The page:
The inscribed 1954 first of Agatha Christie’s 1954 novel Destination Unknown – £2200 at Gorringe's.

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An 1898 edition of Chambers’ Etymological Dictionary of the English Language inscribed “Agatha Miller/ Ashfield/Torquay” on the front free endpaper may not at first glance seem all that promising an attraction.

However, Miller was the maiden name of Agatha Christie and Ashfield her much-loved childhood home in Torquay.

Sold at £2200 as part of a March 8 sale held by Gorringe’s (23% buyer’s premium) in Lewes, it was just one of a number of books bearing her inscriptions that were once to be found at Greenway House in Devon, the former holiday home of Agatha and her archaeologist husband, Max Mallowan, that is now a National Trust property.


Agatha Miller” inscription on 1898 edition of Chambers’ Etymological Dictionary of the English Language – £2200 at Gorringe’s.

Easy as ABC

Copies of Christie’s own books on offer were led at £6000 by a 1936 first of The A.B.C. Murders that bore an inscription to Dr Reginald Campbell Thompson, a professor of Assyriology.

It lacked its ‘Crime Club’ jacket and was described as bumped and sunned to the spine, but it bore an inscription that reads “Once again a tale is submitted to a critic who’s most fitted to exclaim ‘This seems to me just as plain as A.B.C.’, A.C.”

Also dating from 1936 was another Crime Club first of that year, Cards on the Table. Again lacking a jacket and once more discoloured and occasionally spotted to the cloth binding, it was inscribed “With love from Agatha” and sold at £2800.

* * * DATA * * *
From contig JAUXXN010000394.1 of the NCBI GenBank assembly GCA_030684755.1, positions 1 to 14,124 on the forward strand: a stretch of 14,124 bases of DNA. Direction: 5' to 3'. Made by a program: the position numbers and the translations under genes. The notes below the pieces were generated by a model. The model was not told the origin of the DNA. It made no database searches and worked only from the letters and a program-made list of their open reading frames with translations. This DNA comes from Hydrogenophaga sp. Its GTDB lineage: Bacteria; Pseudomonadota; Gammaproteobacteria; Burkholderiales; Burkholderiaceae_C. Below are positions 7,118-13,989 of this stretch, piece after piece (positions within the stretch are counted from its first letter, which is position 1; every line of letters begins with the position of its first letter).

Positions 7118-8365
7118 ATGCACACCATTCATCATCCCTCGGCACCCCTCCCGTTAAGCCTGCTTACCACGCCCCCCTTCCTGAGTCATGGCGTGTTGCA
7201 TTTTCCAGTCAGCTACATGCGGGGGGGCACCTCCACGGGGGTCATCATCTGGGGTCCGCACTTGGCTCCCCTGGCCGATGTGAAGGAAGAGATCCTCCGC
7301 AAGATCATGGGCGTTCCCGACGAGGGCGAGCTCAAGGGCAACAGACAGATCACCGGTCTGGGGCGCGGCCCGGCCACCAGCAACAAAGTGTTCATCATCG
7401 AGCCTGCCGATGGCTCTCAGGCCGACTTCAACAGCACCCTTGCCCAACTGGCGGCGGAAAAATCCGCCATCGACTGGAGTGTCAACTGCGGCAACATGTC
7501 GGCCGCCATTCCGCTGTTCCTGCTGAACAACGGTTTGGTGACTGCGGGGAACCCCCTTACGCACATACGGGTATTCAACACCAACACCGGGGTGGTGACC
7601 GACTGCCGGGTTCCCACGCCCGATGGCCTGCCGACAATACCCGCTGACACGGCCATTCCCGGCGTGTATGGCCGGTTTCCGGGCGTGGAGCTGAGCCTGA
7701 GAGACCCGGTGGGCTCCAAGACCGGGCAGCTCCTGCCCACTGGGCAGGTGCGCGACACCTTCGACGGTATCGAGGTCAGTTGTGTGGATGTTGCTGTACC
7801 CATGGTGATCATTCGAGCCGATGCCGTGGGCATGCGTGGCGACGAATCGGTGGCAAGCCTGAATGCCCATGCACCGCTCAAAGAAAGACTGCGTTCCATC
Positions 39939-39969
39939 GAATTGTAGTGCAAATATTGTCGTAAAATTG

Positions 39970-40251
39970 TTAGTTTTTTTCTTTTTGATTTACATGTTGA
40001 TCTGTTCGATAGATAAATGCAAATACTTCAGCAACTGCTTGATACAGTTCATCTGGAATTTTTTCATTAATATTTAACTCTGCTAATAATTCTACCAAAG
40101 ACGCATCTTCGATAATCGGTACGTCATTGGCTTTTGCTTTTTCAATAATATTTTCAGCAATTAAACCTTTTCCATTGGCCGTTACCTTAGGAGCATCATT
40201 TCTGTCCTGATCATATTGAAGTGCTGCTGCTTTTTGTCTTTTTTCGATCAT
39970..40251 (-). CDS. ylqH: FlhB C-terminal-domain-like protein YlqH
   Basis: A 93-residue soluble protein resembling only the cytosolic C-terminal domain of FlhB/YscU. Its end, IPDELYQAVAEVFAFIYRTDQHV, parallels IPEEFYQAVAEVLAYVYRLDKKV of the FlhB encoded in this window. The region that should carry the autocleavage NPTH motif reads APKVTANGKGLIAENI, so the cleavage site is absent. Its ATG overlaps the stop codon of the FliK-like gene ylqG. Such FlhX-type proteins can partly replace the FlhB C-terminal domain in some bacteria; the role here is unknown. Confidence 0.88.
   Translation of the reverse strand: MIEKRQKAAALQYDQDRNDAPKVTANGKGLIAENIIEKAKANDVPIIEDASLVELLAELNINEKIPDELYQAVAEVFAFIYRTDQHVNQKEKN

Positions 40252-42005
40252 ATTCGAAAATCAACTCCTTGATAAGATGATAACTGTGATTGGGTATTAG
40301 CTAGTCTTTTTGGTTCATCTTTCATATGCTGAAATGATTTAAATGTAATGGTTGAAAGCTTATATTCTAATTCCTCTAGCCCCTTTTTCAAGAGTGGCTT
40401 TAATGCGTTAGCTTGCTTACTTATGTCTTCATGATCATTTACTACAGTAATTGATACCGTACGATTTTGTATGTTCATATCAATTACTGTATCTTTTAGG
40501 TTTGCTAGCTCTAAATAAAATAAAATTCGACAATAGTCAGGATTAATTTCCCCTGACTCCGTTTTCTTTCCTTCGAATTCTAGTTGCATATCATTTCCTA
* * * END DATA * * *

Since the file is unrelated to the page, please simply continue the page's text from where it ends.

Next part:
Inscribed “James with love from Agatha…”, which could refer to either her brother-in-law or nephew, a 1954 first of Destination Unknown that still had its Collins Crime Club jacket made £2200.

Highest price

The Sussex sale’s most expensive lot, at £32,000, was very different – an archive of deeds and documents of the 13th-17th centuries relating chiefly to Kent.

The collection was formed by Thomas Godfrey-Faussett (1829-77), a barrister who in 1866 moved to Canterbury as auditor to the Dean & Chapter of Canterbury and District Registrar of the city’s Probate Court.

The great-grandson of the Kentish clergyman and antiquary Bryan Faussett, he too came to devote his leisure time to the study of the county’s antiquities.

The 85 documents that made up the lot included 36 charters relating to the villages of Pluckley and Little Chart and most of the others related to Kent. The majority had once formed part of the archives of the Dering family of Surrenden House at Pluckley.